He was assigned to serve in South Korea and became a fluent speaker of Korean. Upon graduating, he received a Rhodes Scholarship and spent two years studying applied econometrics at Oxford Universityreceiving an M. Christensen served as its president and CEO through the late s, then decided to leave the company and become a university professor. He returned to Harvard for doctoral study in business, receiving a Doctor of Business Administration degree in
Ben Chams The make-or-buy decision is the act of making a strategic choice between producing an item internally in-house or buying it externally from an outside supplier.
The buy side of the decision also is referred to as outsourcing. Make-or-buy decisions usually arise when a firm that has developed a product or part—or significantly modified a product or part—is having trouble with current suppliers, or has diminishing capacity or changing demand.
Make-or-buy analysis is conducted at the strategic and operational level. Obviously, the strategic level is the more long-range of the two. Variables considered at the strategic level include analysis of the future, as well as the current environment.
Issues like government regulation, competing firms, and market trends all have a strategic impact on the make-or-buy decision. Of course, firms should make items that reinforce or are in-line with their core competencies.
These are areas in which the firm is strongest and which give the firm a competitive advantage. The increased existence of firms that utilize the concept of lean manufacturing has prompted an increase in outsourcing.
Manufacturers are tending to purchase subassemblies rather than piece parts, and are outsourcing activities ranging from logistics to administrative services.
It prescribes that a firm outsource all items that do not fit one of the following three categories: Items that fit under one of these three categories are considered strategic in nature and should be produced internally if at all possible. Make-or-buy decisions also occur at the operational level.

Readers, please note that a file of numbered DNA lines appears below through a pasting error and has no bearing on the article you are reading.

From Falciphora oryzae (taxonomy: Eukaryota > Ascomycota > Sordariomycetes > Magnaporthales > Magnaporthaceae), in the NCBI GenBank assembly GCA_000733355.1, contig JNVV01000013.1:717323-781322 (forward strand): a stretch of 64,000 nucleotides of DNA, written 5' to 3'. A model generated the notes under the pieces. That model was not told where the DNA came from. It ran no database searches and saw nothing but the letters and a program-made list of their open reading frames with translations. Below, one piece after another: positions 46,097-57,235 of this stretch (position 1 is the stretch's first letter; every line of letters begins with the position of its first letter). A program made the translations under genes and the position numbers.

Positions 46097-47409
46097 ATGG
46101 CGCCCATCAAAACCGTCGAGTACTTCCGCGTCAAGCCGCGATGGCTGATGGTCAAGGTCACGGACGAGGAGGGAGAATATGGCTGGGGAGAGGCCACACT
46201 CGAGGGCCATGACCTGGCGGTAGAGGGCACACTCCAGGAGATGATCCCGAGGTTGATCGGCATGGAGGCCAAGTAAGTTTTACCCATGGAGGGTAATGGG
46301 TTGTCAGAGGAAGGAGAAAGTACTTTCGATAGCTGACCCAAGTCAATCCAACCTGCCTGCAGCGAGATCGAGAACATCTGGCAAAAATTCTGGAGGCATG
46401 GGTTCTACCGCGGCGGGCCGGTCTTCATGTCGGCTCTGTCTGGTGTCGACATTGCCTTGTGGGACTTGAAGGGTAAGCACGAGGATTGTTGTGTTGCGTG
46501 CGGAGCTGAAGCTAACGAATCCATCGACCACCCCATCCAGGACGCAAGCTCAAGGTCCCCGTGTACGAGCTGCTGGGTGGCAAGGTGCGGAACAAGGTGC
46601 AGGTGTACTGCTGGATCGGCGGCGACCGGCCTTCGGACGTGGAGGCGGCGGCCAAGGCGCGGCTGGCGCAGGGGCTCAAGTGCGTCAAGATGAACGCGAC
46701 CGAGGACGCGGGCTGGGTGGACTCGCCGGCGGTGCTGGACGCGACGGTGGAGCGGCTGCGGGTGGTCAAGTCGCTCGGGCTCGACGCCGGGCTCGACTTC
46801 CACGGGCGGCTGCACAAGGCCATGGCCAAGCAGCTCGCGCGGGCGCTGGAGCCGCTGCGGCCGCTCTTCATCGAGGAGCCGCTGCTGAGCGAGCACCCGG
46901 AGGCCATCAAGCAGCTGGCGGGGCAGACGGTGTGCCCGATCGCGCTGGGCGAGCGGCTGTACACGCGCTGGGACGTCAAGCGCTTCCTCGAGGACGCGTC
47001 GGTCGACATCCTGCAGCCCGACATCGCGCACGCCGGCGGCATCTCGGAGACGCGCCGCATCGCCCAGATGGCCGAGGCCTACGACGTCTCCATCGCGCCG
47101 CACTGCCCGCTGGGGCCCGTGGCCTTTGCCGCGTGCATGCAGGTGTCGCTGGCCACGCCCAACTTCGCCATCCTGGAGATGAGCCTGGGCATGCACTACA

Keong Leong, and Keah-Choon Tan, suggest these considerations that favor making a part in-house: Lack of expertise Suppliers' research and specialized know-how exceeds that of the buyer cost considerations less expensive to buy the item Small-volume requirements Limited production facilities or insufficient capacity Desire to maintain a multiple-source policy Indirect managerial control considerations Brand preference Item not essential to the firm's strategy The two most important factors to consider in a make-or-buy decision are cost and the availability of production capacity.
Burt, Dobler, and Starling warn that "no other factor is subject to more varied interpretation and to greater misunderstanding" Cost considerations should include all relevant costs and be long-term in nature.
Obviously, the buying firm will compare production and purchase costs. Burt, Dobler, and Starling provide the major elements included in this comparison. Elements of the "make" analysis include:About the Author. Cam Merritt is a writer and editor specializing in business, personal finance and home design.
He has contributed to USA Today, The Des Moines Register and Better Homes and. The first dilemma: Innovate or Conserve We all discuss about the importance of innovation, that you should focus on new applications, new markets, etc.
The Innovator’s Dilemma is an interesting work written by Clayton M. Christensen in The book seeks to explain why certain businesses are successful in their ventures and why other firms fail in response to new technologies.
Chapter 4: The Business Research Process: An Overview The research process begins when a management dilemma triggers the need for a decision. The origin, selection, statement, exploration, and refinement of the management question is the most critical.
Definition of dilemma: Forced choice between two (or more) courses of action which are equally disfavored or favored.
For example, a choice between debt (which has to be paid back with interest and on schedule, but which. CCA is America's leader in partnership corrections.
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